A new book offers the most comprehensive and detailed account yet of three decades of failed workplace enforcement to weaken the magnet of jobs that pull illegal immigrants to the United States.
Pulitzer Prize-winning reporter Jerry Kammer, now at the Center for Immigration Studies, combines archival research with numerous interviews of key players to offer a readable, compact history of the 1986 act banning the employment of illegal immigrants, and the subsequent bipartisan failure to follow through.
This timely book comes just as Congress again takes up debate on the tools needed to control illegal immigration.
After five years of congressional back-and-forth, a bipartisan deal was struck in 1986 that coupled a one-time amnesty for about three million illegal immigrants with mandated civil and criminal sanctions against employers who knowingly hired unauthorized workers in the future. But soon after passage of the Immigration Reform and Control Act, the enforcement component of the compromise began to be undermined. Kammer's book traces that process over four administrations, with special emphasis on the Clinton and George W. Bush eras. As a result of that failure there are now three times as many illegal immigrants in the United States as before IRCA.
Many of the politicians involved remain central to the debate today. Sen. Chuck Schumer, for instance, while still in the House of Representatives brokered the final deal to pass IRCA in 1986, and then gutted the back-taxes provision in the amnesty portion of that law. Sen. Rob Portman was a staff member of the 1970s presidential commission that recommended passage of employer sanctions, and withheld his support for the 2013 Gang of Eight bill because "if we don't fix the workplace, we cannot have an immigration system that works."
The 128-page book is available in both paperback and Kindle format at Amazon.
- Traces the failure of worksite enforcement to multiple causes: structural flaws in IRCA that prevented establishment of a credible system for worker authorization verification; the political clout of business interests and immigration advocacy groups; the demoralization of federal authorities; and the ambivalence of public opinion that, while favoring limits on immigration, often recoiled from the human consequences of enforcement.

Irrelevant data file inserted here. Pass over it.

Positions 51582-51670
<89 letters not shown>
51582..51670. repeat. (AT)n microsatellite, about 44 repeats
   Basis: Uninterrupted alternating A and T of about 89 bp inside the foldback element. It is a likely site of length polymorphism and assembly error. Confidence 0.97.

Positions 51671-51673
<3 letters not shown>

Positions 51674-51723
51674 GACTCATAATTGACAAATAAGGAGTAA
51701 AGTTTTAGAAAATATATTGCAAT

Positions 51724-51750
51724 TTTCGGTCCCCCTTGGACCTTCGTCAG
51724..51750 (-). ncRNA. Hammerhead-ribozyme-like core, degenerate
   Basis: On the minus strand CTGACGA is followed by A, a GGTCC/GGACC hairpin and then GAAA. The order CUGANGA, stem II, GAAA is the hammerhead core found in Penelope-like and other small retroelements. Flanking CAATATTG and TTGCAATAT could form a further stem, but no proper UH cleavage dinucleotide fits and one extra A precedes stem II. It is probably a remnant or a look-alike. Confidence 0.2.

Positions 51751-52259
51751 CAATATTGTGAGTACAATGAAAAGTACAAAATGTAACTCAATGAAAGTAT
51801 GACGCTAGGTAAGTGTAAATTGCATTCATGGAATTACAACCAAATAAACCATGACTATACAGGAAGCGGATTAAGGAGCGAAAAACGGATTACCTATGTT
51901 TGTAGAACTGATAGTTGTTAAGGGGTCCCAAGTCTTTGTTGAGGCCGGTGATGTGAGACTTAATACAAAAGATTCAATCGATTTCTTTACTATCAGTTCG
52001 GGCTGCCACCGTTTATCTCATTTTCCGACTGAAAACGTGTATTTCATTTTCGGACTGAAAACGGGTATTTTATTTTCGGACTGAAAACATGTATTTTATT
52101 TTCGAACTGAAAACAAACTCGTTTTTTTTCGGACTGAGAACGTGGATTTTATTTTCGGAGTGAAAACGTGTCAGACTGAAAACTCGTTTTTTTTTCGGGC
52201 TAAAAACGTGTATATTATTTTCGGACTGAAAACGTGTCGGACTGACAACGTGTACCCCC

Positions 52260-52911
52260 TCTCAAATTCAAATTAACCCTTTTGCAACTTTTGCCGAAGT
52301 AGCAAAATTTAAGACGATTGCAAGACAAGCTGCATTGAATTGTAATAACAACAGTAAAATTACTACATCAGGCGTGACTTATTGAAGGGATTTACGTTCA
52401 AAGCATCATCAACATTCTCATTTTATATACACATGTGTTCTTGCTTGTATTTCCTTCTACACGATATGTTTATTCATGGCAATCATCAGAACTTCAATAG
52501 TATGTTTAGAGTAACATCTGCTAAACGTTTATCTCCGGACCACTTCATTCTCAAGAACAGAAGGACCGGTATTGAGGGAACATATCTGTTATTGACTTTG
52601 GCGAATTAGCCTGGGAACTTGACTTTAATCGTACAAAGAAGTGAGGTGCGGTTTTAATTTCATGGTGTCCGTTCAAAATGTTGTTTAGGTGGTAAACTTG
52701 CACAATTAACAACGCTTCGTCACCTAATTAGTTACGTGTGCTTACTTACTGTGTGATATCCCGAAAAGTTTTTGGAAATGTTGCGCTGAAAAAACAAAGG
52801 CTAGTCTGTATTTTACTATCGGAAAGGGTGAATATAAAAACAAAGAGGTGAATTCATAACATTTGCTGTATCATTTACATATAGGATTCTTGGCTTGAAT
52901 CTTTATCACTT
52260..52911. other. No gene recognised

- Notes the ongoing failure of the executive and legislative branches to reform the defective worker verification process. The report says the Government Accountability Office functioned almost like a Greek chorus at congressional hearings, with its many unheeded warnings about the need for a credible system.
- Contrasts former INS commissioner Doris Meissner's assurance before the 1996 election that the government meant business when it came to enforcing immigration laws at the workplace with her 2007 acknowledgement that, "We never really did in any serious way the enforcement that was to accompany the legalization of the people who were here illegally."
- Notes that Congress, instead of fortifying worksite enforcement, spent billions of dollars on the politically less controversial Border Patrol.
Kammer said, "I think a key period was the 1990s. Clinton was serious about enforcement, but he lost interest after he was reelected. The death of civil rights icon and former Democratic Rep. Barbara Jordan in early 1996 was also a terrible blow to the prospects for improving the fraud-ridden worker identification (I-9) process."
The United States has yet to attain Ronald Reagan's goal of a "reasonable, fair, orderly, and secure system of immigration." But Kammer's work provides the foundation for meaningful on worksite enforcement, which is back in the news with Rep. Lamar Smith's reintroduction of a mandatory E-Verify bill in the House and talk of packaging a DACA amnesty with an E-Verify mandate.
What Happened to Worksite Enforcement?
A Cautionary Tale of Failed Immigration Reform
By Jerry Kammer